Last week was my three month anniversary being back in Germany. Given that I am executing a repatriation challenge here, this prompted me to reflect on my integration process. I have pretty much mastered the art of riding metro line 3 (i.e. I only go to the wrong platform but realize before getting on the train that this is the wrong direction) even if it still happens that I call it the “yellow line” because Stockholm’s metro lines are colored, not numbered. I have successfully re-registered with the German health insurance, a process that took several months. I have even gotten a hold of an apartment and moved! Furthermore, I am not surprised anymore that people speak my native language around me and I always greet people correctly, avoiding the cheerful “Hej!” in all places that are not the Swedish Church.
Are there things I still have not adjusted to? Oh yes, there are many. Welcome to my series of Five Not Yet Readjusted posts.
Number 1: Not yet readjusted to The stress when packing your groceries
When you grow up in Germany, you learn a lot of very, very useful skills. You learn to think and discuss thanks to good education, you learn to work hard and goal-oriented, you learn to respect your parents, you learn to not spend money you don’t have. And you learn to pack groceries. Very fast.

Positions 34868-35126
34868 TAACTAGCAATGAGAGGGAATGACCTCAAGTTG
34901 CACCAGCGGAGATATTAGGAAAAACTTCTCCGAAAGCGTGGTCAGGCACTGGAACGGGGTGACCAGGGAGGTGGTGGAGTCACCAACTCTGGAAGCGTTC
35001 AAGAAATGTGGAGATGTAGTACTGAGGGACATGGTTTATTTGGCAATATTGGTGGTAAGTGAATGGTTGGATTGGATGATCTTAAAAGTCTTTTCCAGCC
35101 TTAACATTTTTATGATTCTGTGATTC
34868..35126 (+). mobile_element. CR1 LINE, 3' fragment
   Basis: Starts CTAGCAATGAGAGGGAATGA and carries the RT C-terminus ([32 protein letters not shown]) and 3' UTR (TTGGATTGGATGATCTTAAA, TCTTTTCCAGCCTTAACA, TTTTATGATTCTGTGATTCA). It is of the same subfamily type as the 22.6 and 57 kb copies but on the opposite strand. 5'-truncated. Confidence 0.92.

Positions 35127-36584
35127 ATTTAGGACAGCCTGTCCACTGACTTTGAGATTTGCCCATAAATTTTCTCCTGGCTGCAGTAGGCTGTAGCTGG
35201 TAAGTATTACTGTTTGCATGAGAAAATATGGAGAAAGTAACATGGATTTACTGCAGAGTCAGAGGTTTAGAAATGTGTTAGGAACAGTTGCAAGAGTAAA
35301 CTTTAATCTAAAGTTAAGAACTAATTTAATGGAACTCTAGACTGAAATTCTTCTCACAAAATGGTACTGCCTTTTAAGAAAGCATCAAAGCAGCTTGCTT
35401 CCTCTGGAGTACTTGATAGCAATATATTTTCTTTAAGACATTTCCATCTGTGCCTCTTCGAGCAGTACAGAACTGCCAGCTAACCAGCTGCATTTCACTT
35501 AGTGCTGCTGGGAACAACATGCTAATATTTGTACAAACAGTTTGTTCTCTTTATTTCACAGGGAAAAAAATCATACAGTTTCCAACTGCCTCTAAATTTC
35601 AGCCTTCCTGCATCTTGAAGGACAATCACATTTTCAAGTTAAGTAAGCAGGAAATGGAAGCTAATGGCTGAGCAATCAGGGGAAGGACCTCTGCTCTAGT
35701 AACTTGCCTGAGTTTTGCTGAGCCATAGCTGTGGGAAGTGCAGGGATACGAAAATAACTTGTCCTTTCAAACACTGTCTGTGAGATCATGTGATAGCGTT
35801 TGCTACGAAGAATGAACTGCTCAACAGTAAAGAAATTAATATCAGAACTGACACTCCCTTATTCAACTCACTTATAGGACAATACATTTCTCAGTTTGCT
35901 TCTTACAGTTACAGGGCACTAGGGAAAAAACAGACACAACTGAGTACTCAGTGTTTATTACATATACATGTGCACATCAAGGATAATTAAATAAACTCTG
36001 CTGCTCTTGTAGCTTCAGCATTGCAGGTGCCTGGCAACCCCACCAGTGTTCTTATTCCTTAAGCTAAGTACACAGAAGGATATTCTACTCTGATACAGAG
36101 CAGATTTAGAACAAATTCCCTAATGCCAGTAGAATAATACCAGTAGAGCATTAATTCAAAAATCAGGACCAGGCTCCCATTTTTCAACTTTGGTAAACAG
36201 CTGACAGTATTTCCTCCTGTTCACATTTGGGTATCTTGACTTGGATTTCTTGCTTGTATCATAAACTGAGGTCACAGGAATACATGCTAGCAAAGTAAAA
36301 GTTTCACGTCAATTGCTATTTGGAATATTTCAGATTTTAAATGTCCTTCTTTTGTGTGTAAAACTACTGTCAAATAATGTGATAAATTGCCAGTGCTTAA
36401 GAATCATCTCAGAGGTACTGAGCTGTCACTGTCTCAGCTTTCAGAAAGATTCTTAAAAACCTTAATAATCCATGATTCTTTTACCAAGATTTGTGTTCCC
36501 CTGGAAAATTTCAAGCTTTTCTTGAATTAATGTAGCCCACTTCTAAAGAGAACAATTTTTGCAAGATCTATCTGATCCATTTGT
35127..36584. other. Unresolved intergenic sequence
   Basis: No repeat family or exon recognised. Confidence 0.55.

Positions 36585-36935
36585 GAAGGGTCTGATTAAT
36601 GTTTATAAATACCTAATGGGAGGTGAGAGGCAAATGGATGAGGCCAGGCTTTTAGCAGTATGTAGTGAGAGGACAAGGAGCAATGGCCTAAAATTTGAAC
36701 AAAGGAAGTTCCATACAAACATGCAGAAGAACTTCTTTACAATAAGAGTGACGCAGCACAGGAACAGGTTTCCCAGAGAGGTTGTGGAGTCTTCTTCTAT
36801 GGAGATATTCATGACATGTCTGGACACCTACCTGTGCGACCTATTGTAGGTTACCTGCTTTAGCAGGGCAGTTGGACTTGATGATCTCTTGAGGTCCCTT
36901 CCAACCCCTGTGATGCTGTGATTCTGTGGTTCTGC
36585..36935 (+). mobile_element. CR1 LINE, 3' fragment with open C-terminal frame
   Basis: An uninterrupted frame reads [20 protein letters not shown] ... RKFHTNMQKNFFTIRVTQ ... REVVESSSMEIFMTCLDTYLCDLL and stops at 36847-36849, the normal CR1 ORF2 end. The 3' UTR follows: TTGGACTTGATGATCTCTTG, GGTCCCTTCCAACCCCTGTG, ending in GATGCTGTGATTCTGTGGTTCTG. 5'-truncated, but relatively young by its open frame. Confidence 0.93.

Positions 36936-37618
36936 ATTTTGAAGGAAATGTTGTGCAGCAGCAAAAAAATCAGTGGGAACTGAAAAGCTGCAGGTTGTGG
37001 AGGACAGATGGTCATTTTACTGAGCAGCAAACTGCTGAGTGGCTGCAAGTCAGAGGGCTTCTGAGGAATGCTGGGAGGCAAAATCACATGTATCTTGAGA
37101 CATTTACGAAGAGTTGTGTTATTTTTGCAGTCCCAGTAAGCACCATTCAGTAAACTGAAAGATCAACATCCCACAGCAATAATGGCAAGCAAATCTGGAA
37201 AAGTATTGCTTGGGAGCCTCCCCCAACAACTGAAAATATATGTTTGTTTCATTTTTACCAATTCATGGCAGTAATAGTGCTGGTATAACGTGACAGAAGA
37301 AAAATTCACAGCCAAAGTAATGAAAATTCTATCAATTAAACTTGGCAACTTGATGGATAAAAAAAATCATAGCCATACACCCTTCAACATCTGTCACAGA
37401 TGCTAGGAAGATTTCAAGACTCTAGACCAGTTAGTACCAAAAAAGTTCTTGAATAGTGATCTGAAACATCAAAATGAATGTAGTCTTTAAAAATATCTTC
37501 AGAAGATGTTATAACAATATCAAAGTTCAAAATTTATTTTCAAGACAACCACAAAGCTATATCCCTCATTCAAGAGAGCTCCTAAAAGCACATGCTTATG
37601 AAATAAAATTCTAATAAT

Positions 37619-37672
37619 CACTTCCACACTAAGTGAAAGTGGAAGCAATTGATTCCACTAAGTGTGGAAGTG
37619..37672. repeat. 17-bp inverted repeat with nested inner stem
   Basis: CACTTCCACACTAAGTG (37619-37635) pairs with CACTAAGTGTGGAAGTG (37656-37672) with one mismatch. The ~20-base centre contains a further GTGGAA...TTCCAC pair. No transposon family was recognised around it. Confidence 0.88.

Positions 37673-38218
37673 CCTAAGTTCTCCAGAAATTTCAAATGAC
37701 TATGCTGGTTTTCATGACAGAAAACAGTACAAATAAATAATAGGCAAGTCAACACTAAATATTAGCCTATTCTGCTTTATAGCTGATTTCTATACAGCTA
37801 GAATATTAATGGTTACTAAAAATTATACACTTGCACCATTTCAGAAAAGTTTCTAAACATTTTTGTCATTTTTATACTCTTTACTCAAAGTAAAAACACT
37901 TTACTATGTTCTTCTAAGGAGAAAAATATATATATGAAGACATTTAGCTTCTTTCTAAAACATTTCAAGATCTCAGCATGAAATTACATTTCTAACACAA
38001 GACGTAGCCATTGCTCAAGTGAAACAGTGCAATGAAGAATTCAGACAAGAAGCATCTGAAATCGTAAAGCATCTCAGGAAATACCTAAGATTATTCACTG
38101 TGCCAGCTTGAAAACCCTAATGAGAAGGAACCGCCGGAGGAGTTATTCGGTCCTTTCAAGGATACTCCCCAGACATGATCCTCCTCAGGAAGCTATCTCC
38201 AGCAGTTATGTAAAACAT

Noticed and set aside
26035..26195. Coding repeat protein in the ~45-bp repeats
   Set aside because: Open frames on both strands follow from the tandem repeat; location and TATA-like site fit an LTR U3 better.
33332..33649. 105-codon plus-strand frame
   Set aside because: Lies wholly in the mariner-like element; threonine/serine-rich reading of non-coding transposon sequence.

As a little girl, I always accompanied my mom to Aldi, the cheapest store with the quickest cashiers. Aldi is the place where the above mentioned skills all unite. (Except for the thinking because you do not question why Aldi is so cheap.) When you stand at an Aldi checkout, or actually any German grocery checkout, the cashier will swipe your stuff so quickly that you have to be trained to pack it all into your tote bag (plastic bags are for people who have no ecological conscience). Not only does the cashier stress you, there is also very little space to pack the things and 25 % of the German population is waiting in line after you, giving you the evil eye if you are not gone within 10 seconds. Ingrid says, she feels particularly German at the cash register. “I feel proud when I am faster than the others, superior when other customers are slow”.
I never realized this could be a problem for anyone because obviously you put your things on the belt/conveyor (what’s the word for Warenförderband?) in the correct order right from the beginning: canned foods first so that they can go into the tote bag first and eggs last so that they won’t break. When you are two people shopping, you have beforehand decided who is Chief Financial Officer (handling the negotiations with the cashier and payment) and who is Junior Packaging Manager (packing up everything). Of course you position yourselves according to your responsibility and manage to be out of the way for the next customer within seconds. Is there anyone who does not do it that way?
Eh, yes, Swedes. At ICA (and also at Lidl), you relax in the queue, maybe checking your phone, and when the cashier does her work, you observe, letting your food slowly glide away. The first months in Stockholm, it freaked me out to be standing there, doing nothing.
Now, I usually notice when the first products are scanned that AHHH I need to put my hands to work here! Everyone is eyeing me suspiciously wondering why the girl up there does not move but just stares at the cashier. And she even has a plastic bag. Geez, she must be a dumb foreigner.